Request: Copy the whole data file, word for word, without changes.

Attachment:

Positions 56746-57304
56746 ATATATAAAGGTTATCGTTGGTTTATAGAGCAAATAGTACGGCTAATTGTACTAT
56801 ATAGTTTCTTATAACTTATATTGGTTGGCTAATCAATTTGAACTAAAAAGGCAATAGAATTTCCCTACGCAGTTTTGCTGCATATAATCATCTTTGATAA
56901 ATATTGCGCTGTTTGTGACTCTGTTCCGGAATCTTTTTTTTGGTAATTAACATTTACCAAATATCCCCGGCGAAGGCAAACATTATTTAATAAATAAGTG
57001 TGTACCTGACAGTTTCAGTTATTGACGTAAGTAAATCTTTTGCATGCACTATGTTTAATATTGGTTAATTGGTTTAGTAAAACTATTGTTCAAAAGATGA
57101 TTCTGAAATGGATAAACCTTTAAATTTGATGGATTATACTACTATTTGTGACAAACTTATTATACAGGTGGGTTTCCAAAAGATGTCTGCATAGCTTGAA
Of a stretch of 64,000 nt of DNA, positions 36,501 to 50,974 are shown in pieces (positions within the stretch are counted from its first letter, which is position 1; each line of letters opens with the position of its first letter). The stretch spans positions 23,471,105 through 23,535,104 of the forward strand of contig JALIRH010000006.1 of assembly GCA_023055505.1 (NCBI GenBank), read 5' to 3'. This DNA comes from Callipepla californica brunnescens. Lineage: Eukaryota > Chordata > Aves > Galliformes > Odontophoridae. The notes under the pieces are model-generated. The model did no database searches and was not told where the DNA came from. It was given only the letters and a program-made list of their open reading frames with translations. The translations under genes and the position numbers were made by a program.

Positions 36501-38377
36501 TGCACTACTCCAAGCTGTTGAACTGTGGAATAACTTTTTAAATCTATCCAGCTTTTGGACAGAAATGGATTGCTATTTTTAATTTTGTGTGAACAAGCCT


Positions 56746-57304
56746 ATATATAAAGGTTATCGTTGGTTTATAGAGCAAATAGTACGGCTAATTGTACTAT
56801 ATAGTTTCTTATAACTTATATTGGTTGGCTAATCAATTTGAACTAAAAAGGCAATAGAATTTCCCTACGCAGTTTTGCTGCATATAATCATCTTTGATAA
56901 ATATTGCGCTGTTTGTGACTCTGTTCCGGAATCTTTTTTTTGGTAATTAACATTTACCAAATATCCCCGGCGAAGGCAAACATTATTTAATAAATAAGTG
57001 TGTACCTGACAGTTTCAGTTATTGACGTAAGTAAATCTTTTGCATGCACTATGTTTAATATTGGTTAATTGGTTTAGTAAAACTATTGTTCAAAAGATGA
57101 TTCTGAAATGGATAAACCTTTAAATTTGATGGATTATACTACTATTTGTGACAAACTTATTATACAGGTGGGTTTCCAAAAGATGTCTGCATAGCTTGAA
Of a stretch of 64,000 nt of DNA, positions 36,501 to 50,974 are shown in pieces (positions within the stretch are counted from its first letter, which is position 1; each line of letters opens with the position of its first letter). The stretch spans positions 23,471,105 through 23,535,104 of the forward strand of contig JALIRH010000006.1 of assembly GCA_023055505.1 (NCBI GenBank), read 5' to 3'. This DNA comes from Callipepla californica brunnescens. Lineage: Eukaryota > Chordata > Aves > Galliformes > Odontophoridae. The notes under the pieces are model-generated. The model did no database searches and was not told where the DNA came from. It was given only the letters and a program-made list of their open reading frames with translations. The translations under genes and the position numbers were made by a program.

Positions 36501-38377
36501 TGCACTACTCCAAGCTGTTGAACTGTGGAATAACTTTTTAAATCTATCCAGCTTTTGGACAGAAATGGATTGCTATTTTTAATTTTGTGTGAACAAGCCT